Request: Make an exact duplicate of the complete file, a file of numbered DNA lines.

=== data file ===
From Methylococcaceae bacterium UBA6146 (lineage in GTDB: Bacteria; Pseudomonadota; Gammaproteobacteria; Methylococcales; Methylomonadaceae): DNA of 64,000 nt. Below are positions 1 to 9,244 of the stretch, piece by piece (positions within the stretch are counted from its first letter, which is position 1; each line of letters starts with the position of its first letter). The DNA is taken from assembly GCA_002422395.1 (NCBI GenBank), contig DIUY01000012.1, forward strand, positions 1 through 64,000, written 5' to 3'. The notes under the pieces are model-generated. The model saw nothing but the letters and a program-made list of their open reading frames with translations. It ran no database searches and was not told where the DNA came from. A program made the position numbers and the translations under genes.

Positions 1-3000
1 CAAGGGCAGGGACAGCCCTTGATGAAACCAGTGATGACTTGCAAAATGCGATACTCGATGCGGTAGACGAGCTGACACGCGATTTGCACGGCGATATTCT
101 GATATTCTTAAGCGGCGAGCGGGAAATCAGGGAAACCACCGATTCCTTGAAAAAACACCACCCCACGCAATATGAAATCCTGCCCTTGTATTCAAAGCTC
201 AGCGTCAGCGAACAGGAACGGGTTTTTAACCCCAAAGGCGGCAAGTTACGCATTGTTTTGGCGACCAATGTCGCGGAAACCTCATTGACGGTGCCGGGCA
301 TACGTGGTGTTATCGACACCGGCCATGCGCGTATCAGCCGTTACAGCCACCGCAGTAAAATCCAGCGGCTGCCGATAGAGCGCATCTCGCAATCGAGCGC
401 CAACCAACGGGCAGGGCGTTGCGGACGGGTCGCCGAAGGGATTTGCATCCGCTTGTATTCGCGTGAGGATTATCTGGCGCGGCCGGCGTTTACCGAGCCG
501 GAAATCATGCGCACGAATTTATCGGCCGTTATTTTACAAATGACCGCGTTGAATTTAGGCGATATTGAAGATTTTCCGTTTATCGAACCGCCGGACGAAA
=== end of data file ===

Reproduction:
From Methylococcaceae bacterium UBA6146 (lineage in GTDB: Bacteria; Pseudomonadota; Gammaproteobacteria; Methylococcales; Methylomonadaceae): DNA of 64,000 nt. Below are positions 1 to 9,244 of the stretch, piece by piece (positions within the stretch are counted from its first letter, which is position 1; each line of letters starts with the position of its first letter). The DNA is taken from assembly GCA_002422395.1 (NCBI GenBank), contig DIUY01000012.1, forward strand, positions 1 through 64,000, written 5' to 3'. The notes under the pieces are model-generated. The model saw nothing but the letters and a program-made list of their open reading frames with translations. It ran no database searches and was not told where the DNA came from. A program made the position numbers and the translations under genes.

Positions 1-3000
1 CAAGGGCAGGGACAGCCCTTGATGAAACCAGTGATGACTTGCAAAATGCGATACTCGATGCGGTAGACGAGCTGACACGCGATTTGCACGGCGATATTCT
101 GATATTCTTAAGCGGCGAGCGGGAAATCAGGGAAACCACCGATTCCTTGAAAAAACACCACCCCACGCAATATGAAATCCTGCCCTTGTATTCAAAGCTC
201 AGCGTCAGCGAACAGGAACGGGTTTTTAACCCCAAAGGCGGCAAGTTACGCATTGTTTTGGCGACCAATGTCGCGGAAACCTCATTGACGGTGCCGGGCA
301 TACGTGGTGTTATCGACACCGGCCATGCGCGTATCAGCCGTTACAGCCACCGCAGTAAAATCCAGCGGCTGCCGATAGAGCGCATCTCGCAATCGAGCGC
401 CAACCAACGGGCAGGGCGTTGCGGACGGGTCGCCGAAGGGATTTGCATCCGCTTGTATTCGCGTGAGGATTATCTGGCGCGGCCGGCGTTTACCGAGCCG
501 GAAATCATGCGCACGAATTTATCGGCCGTTATTTTACAAATGACCGCGTTGAATTTAGGCGATATTGAAGATTTTCCGTTTATCGAACCGCCGGACGAAA